1. To understand the fundamental properties and processes of soils.
2. To apply this knowledge to a number of pure and applied problems relating to the soil.
A. Analyse how fundamental physical, chemical and biological soil properties underpin key soil processes.
B. Analyse the importance of the environment (particularly the landscape and human activities) in relation to selected soil properties and processes.
C. Recognise the great variety of soils in the world through the differentiation of selected soils from contrasting environments according to key soil classification schemes.
D. Analyse main human impacts on soils and appreciate changing concepts relating to soil conservation.
E. Apply the concept of scientific peer review to a selected soil topic and be able to report it in written and oral way
Each topic is covered in one or two lectures.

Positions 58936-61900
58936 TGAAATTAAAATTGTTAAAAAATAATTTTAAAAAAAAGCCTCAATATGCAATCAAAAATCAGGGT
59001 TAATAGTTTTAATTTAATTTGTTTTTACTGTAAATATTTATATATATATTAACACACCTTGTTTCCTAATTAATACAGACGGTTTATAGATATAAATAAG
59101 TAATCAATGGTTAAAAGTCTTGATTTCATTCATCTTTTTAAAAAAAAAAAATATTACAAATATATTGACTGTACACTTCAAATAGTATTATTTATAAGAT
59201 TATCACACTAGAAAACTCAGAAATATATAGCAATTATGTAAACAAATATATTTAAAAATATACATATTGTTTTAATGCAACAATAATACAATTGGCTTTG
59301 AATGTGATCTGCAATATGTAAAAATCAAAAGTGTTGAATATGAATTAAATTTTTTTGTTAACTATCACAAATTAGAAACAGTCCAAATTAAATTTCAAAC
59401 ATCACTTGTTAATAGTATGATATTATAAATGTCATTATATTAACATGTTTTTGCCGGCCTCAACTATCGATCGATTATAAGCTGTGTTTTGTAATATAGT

The course involves both an examination, the writing of laboratory reports, and participation in lectures and seminars.
There are two complementary elements to the learning strategy:
1. The lectures (including lecture material available on ICE).
2. Detailed documents available on ICE on which participation will be based. These documents are selected from up-to-date literature available in the library and from electronics resources.
*Should the University decide to cancel or postpone the field trip due to unforeseen environmental and/or political circumstances, the Department will either plan an appropriate substitute activity to meet the intended learning outcomes of the trip or make necessary arrangements to organise the trip at a later time, as appropriate.